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Whilst we believe that all businesses should be fully protected with insurance, the reality is that many still choose to take the risk.
There are various reasons for this, and in some cases it all boils down to the cost, especially in today’s business environment with costs being so important.
So if you absolutely have to keep your costs as low as possible, what is the absolute minimum level of business that you should have?
We’ll answer this by looking at three different scenarios which revolve around how much risk you are willing to take on.
Absolute minimum cover
“I don’t care about what I’ve invested into the business, I just don’t want to lose more money if I get sued for damages.”
What we’re looking at here is the absolute minimum level of insurance that a business should have.
Before we go any further we need to stress that we don’t recommend that businesses restrict themselves to this level of cover, but the reality is that some insurance is better than no insurance.
In this case we are looking at business owners who are happy to risk what they’ve spent on their business.
They take the view that if they lose all or part of their business due to a fire or some sort of accident, then they will cop it on the chin and move on.
We could be talking about a tradesman’s tools, a consultant’s computer equipment, a retailer’s shop fit-out and stock or even a fully operational factory.
It’s a pretty risky view to take, but one that many (unfortunately) choose to go with.
What they’re not willing to risk however is the potential to be sued if something went wrong, therefore having to pay more money than they have invested into the business.
How could something like this happen? Generally it involves another party suffering a loss due to property damage or personal injury caused as a result of your business activities.
If you and/or your business is found to be responsible for their loss, then you could be liable for damages totalling anywhere from a few thousand dollars to a few million dollars.
A case involving just a few hundred thousand dollars could easily send a typical small business and its owner into bankruptcy, so it’s vital to protect against this risk.
The type of insurance required in this case is public liability.
For more information about the specifics of the cover and how it works please visit our ‘what is public liability insurance‘ guide.
In terms of cost, a public liability policy can range anywhere from $400 for a small business through to a few thousand for a larger or more high risk business.
If you only want to take out the absolute bare minimum cheapest insurance for your business, then public liability will (in most cases) be the one you want.
It’s important to note that in some cases you will be required to take out additional insurance.
For example if you are leasing office or retail space, almost all lease agreements will require that you show evidence of having glass insurance.
Glass insurance simply covers all windows and fixed glass within the premises. The cost is generally very low and can be included in a package with your public liability cover.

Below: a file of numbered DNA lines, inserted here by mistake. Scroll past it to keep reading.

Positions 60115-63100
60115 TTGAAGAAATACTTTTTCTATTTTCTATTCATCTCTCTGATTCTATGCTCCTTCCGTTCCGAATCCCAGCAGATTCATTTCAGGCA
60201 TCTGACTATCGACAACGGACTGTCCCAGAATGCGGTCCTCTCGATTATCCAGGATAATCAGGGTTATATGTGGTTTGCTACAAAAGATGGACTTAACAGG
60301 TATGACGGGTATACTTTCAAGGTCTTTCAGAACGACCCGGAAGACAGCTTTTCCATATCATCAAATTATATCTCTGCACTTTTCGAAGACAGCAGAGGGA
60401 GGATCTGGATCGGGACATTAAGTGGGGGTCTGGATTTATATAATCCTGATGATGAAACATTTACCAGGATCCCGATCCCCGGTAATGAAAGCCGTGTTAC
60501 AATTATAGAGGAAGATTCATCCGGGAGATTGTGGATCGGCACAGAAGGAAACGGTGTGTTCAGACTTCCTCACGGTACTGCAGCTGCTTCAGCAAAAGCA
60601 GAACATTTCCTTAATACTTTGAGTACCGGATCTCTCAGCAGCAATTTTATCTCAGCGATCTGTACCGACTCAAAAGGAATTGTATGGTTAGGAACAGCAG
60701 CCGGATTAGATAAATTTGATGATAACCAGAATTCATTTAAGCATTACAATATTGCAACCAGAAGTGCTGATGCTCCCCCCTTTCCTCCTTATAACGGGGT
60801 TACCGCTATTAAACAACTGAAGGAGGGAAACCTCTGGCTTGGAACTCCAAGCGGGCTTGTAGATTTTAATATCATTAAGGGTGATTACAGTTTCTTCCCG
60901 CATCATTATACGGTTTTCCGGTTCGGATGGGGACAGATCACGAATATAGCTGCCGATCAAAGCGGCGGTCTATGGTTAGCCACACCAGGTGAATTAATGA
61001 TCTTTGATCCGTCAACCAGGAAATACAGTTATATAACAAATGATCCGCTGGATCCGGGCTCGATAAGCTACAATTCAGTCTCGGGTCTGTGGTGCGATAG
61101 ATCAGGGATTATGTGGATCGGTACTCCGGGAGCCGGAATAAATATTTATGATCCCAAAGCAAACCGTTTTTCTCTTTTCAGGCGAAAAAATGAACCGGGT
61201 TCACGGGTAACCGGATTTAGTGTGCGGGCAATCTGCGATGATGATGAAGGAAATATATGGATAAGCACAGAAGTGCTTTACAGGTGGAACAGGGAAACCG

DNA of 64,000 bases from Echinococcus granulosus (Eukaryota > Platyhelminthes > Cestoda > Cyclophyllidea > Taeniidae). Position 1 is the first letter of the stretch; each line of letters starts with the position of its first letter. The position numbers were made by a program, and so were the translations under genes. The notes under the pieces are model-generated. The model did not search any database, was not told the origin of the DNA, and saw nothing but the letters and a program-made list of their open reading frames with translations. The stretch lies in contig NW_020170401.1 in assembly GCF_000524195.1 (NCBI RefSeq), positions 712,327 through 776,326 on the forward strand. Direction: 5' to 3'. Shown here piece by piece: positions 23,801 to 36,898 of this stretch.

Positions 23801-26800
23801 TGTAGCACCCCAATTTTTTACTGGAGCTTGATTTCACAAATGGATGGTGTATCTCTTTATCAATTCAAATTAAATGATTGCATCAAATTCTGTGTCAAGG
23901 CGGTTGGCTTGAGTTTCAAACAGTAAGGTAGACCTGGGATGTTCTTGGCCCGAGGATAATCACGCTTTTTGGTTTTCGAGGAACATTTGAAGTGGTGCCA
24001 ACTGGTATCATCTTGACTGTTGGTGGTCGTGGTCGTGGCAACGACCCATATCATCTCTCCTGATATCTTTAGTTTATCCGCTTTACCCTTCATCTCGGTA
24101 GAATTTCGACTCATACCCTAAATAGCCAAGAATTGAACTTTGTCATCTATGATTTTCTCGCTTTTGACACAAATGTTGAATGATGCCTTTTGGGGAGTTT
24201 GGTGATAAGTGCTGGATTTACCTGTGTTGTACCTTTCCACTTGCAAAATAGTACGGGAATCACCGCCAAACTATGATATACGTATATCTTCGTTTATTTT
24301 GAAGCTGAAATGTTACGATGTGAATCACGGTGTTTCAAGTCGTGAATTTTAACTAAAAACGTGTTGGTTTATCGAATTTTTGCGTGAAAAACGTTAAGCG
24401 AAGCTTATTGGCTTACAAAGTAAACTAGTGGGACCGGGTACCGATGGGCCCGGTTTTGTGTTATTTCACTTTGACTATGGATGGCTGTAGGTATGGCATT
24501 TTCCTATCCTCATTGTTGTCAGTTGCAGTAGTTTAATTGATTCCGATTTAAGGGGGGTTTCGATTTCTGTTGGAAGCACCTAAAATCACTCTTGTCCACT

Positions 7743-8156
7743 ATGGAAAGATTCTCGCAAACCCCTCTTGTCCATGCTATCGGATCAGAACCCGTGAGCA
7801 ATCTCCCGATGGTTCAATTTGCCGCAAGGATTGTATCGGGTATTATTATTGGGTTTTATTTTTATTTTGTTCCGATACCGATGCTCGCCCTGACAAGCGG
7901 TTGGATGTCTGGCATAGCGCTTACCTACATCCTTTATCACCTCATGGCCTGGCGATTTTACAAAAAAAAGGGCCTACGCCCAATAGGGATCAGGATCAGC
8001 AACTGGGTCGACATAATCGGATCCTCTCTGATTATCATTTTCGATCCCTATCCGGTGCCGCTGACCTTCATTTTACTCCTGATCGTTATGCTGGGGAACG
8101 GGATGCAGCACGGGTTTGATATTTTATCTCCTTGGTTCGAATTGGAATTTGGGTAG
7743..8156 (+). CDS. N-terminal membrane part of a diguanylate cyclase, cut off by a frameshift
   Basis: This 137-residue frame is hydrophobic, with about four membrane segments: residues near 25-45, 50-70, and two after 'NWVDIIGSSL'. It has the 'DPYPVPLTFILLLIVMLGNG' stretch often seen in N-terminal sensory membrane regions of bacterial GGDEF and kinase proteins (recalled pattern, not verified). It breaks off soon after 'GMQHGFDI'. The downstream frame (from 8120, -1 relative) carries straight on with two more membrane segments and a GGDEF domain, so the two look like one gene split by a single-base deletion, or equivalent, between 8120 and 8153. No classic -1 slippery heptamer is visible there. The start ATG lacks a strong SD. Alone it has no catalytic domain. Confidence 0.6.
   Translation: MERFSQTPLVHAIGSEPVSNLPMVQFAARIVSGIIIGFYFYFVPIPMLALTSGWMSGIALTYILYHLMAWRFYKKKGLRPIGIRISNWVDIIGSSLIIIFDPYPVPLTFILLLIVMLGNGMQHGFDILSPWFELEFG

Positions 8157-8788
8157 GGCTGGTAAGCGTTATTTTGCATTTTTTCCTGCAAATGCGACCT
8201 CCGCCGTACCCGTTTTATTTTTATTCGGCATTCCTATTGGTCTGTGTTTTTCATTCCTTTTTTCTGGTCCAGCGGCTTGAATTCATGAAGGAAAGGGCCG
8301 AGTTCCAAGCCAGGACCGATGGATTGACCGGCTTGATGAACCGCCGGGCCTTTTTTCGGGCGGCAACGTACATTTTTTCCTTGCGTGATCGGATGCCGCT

Minimum coverage plus a little more
“I want to be protected if I get sued for damages, but I also want to protect what I’ve invested into the business.”
Thankfully not every business owner takes the view that they’re willing to risk everything they’ve invested into the business.
In this case you’ll need not only public liability insurance, but also insurance to protect the property owned by your business.
There are a number of ways to cover your property, depending on what type of property you need to insure.
If you operate a mobile business, such as a tradesman or consultant, then you’ll need coverage for your portable tools of trade.
Tools of trade may include traditional tools for a tradesman, whilst for a consultant it would be more like a smartphone and laptop etc.
These items would be insured under a general property insurance policy, and in most cases the items will be covered wherever you take them in Australia.
If you operate a small business with a fixed base, such as a cafe or retail shop, then you’ll need to insure your fit-out, equipment and stock.
These items can be covered under a business property policy, which as with most types of cover can be bundled under a single insurance package.
The costs involved in each of these insurance types will vary depending on the type of business and the amount of cover required.
Whilst the cover may not always be considered as ‘cheap’, it would certainly be a lot cheaper than having to replace all of your business property and belongings out of your own pocket.
Cost vs benefit
In the end it often comes down to weighing up the costs against the benefits.
If you can only afford the bare minimum public liability coverage, then that’s all you can afford.
But ask yourself this:
If you can’t afford a decent insurance policy, could you afford to replace everything – or even just enough to stay in business – if it was lost due to fire, theft or some other event?
No one can stop you from taking out the bare minimum insurance – or even no insurance at all – but before you make that decision just think about what’s at stake if things don’t go to plan.
PS. There are many more business insurance options available than those listed in this article. These are simply the bare minimum levels of cover that could be considered.